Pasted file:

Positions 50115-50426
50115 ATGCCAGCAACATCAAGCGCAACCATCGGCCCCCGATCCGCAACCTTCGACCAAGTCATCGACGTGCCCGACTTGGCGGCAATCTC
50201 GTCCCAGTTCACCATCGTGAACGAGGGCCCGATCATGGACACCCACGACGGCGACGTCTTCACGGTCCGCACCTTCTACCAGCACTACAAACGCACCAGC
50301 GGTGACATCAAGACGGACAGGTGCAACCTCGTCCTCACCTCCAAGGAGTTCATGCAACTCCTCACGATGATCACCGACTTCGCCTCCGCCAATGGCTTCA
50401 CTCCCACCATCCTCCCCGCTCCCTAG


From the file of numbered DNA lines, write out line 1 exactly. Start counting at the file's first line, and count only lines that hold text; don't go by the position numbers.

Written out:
Positions 50115-50426